One of the problems that many people face as they get older is that they face increasing loneliness. Whereas the busy years of midlife were full of days with obligations, working hours, and supporting children, the years after retirement can be comparatively slow. For many this opportunity to slow down and enjoy life’s pleasures is a welcome change! And yet, the lack of scheduled obligations can mean that you need to seek out social connections intentionally.
When it comes to the possibility of loneliness in the golden years of life, the good news is that there are practical steps you can take to improve your social and family connections. In addition to seeking community involvement, making plans with your friends, and volunteering at a local charity, one way to lessen loneliness might come as a surprise. Getting treatment for hearing loss can actually reduce feelings of loneliness among seniors.
Let’s take a moment to consider how this connection works, the risks of loneliness in older age, and what you can do to build a connected and thriving life after retirement.
Hearing Loss and Loneliness
When you think of the problem of loneliness, your mind might gravitate to those who are disconnected from their families and communities, perhaps living alone in a place where they don’t have others to rely on. Although this circumstance can cause loneliness indeed, those who have untreated hearing loss can feel alone even when they are surrounded by others. The physical presence of other people can be helpful to keep loneliness at bay, but the inability to communicate with others can make it feel difficult to connect.
In fact, those who have untreated hearing loss often feel loneliest in a large group of people, such as a party or family gathering. Without an easy way to communicate, this feeling of loneliness can grow as the hearing loss becomes worse. Some people even take these feelings of loneliness as a reason to disengage further from their communities and loved ones. Rather than continuing to try to engage with others, these people can become socially isolated, preferring to avoid social contacts altogether.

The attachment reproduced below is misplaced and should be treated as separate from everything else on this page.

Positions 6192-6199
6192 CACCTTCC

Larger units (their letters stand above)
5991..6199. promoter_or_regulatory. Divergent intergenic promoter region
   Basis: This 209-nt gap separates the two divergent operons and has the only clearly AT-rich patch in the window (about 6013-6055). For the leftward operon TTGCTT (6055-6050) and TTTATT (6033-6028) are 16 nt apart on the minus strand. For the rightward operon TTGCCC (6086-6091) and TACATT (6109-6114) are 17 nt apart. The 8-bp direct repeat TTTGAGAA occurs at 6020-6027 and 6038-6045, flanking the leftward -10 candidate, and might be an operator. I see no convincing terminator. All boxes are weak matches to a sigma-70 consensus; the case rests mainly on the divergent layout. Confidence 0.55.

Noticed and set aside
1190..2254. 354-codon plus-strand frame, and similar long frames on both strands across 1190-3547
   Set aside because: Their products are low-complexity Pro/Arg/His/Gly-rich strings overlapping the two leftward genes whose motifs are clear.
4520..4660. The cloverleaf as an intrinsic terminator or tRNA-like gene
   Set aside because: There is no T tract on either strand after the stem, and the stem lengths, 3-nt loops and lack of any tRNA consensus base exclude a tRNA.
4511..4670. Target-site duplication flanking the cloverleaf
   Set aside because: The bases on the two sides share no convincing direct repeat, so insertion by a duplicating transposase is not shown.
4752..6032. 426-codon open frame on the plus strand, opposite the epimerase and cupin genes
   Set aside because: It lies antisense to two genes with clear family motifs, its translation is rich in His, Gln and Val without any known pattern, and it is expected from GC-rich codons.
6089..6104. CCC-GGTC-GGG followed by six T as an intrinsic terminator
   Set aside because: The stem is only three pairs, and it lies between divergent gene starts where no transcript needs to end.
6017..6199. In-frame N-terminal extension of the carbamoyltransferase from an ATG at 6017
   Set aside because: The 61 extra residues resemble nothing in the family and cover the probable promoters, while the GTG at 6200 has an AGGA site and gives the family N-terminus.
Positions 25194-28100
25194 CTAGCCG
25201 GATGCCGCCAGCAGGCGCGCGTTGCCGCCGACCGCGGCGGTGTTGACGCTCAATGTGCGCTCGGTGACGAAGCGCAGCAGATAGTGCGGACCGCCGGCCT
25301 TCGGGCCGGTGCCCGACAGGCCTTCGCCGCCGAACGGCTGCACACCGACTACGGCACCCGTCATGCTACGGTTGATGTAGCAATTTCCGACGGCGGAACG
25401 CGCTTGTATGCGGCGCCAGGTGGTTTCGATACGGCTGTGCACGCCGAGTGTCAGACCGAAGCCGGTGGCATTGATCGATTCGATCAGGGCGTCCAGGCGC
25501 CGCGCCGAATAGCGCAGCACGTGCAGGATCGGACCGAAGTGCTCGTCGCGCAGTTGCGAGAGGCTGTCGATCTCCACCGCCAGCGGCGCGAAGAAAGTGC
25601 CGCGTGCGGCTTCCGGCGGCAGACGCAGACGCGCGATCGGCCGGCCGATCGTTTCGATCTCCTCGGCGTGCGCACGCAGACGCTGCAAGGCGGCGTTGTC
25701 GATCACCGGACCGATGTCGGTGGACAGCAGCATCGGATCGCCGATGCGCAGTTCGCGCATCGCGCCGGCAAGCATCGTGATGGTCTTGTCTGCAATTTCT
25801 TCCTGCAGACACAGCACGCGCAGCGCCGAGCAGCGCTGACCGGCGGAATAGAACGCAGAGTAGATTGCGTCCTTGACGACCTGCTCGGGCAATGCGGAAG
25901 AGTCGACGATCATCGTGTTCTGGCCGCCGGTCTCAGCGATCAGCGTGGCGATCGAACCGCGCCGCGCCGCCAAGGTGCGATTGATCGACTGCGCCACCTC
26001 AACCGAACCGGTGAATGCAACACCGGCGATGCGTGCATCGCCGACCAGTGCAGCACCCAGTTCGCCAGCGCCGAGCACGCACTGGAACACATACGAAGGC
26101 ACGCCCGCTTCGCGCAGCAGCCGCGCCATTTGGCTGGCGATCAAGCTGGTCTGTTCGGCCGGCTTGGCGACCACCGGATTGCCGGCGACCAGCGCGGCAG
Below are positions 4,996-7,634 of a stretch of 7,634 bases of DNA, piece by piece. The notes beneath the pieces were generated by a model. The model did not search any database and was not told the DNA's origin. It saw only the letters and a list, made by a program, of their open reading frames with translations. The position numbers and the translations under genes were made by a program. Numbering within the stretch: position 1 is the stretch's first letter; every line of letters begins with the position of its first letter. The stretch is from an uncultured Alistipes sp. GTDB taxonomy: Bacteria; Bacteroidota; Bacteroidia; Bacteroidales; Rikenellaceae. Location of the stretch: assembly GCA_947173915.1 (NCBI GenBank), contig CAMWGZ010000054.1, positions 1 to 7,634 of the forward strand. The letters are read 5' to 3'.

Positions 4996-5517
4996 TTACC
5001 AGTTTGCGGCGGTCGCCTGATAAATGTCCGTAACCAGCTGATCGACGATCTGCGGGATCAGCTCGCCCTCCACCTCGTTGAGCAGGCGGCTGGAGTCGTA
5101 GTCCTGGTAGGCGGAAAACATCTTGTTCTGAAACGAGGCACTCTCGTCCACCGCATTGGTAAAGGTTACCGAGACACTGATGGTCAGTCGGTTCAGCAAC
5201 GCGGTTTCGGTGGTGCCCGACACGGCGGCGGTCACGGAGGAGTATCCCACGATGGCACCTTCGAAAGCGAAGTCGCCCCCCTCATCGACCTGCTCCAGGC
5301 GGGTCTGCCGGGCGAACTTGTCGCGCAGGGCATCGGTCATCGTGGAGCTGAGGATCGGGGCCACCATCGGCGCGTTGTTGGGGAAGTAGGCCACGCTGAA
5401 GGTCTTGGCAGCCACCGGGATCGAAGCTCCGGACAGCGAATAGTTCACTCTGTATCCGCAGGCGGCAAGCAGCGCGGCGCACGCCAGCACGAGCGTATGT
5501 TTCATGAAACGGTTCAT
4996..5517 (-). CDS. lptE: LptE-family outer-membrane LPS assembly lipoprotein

Loneliness, Social Isolation, and Health
Although it comes as no surprise that loneliness is connected to poor mental health, a recent study found that feelings of loneliness are actually connected to poor physical health, as well. Part of this connection has to do with the immobility associated with social isolation. A person who stays at home is less likely to get physical activity through moving about the neighborhood, town, or city. This study even found an increased risk of mortality associated with those who report high levels of loneliness. Whereas so many public health crises are difficult to treat, loneliness is one that actually has solutions at hand.
Treatment for Hearing Loss and Social Connection
When a person with hearing loss receives treatment, communication can improve with strangers, friends, family members, and loved ones alike. These connections make it possible to build strong bonds with others, and the reduced feeling of anxiety around social events makes it possible to re engage. In this indirect manner, getting treatment for hearing loss is a way to reduce loneliness as well as the negative mental and physical health effects that are associated.
If you have a loved one who seems to be socially isolated due to untreated hearing loss, the time is now to encourage treatment. You can help facilitate the process of making an appointment with us to get a diagnostic hearing exam and to find out what hearing aids can best serve your loved one’s needs.
Helping your loved one get treatment comes with a wide range of benefits, but your own relationship can improve as a result. You might want to begin your conversation by simply talking about their experiences with hearing loss and social disconnection. When you ask them to share what they are going through, you can open the door to building a strong relationship once again.